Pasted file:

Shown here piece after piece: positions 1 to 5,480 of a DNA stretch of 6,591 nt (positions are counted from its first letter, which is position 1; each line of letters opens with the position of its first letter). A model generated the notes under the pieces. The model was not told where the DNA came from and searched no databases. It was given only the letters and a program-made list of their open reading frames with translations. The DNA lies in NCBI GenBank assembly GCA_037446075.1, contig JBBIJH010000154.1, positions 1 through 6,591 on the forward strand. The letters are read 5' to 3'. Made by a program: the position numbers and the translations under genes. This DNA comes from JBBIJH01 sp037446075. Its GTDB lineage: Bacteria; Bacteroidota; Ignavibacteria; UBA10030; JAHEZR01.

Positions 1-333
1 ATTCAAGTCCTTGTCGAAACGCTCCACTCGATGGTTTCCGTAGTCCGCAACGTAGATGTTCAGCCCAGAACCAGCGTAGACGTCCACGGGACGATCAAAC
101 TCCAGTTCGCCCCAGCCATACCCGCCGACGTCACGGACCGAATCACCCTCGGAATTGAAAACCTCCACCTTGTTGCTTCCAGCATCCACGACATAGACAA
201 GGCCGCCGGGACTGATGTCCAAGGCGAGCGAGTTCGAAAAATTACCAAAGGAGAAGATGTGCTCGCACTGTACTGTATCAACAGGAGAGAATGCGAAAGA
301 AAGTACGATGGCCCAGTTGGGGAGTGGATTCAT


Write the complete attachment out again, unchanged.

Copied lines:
Shown here piece after piece: positions 1 to 5,480 of a DNA stretch of 6,591 nt (positions are counted from its first letter, which is position 1; each line of letters opens with the position of its first letter). A model generated the notes under the pieces. The model was not told where the DNA came from and searched no databases. It was given only the letters and a program-made list of their open reading frames with translations. The DNA lies in NCBI GenBank assembly GCA_037446075.1, contig JBBIJH010000154.1, positions 1 through 6,591 on the forward strand. The letters are read 5' to 3'. Made by a program: the position numbers and the translations under genes. This DNA comes from JBBIJH01 sp037446075. Its GTDB lineage: Bacteria; Bacteroidota; Ignavibacteria; UBA10030; JAHEZR01.

Positions 1-333
1 ATTCAAGTCCTTGTCGAAACGCTCCACTCGATGGTTTCCGTAGTCCGCAACGTAGATGTTCAGCCCAGAACCAGCGTAGACGTCCACGGGACGATCAAAC
101 TCCAGTTCGCCCCAGCCATACCCGCCGACGTCACGGACCGAATCACCCTCGGAATTGAAAACCTCCACCTTGTTGCTTCCAGCATCCACGACATAGACAA
201 GGCCGCCGGGACTGATGTCCAAGGCGAGCGAGTTCGAAAAATTACCAAAGGAGAAGATGTGCTCGCACTGTACTGTATCAACAGGAGAGAATGCGAAAGA
301 AAGTACGATGGCCCAGTTGGGGAGTGGATTCAT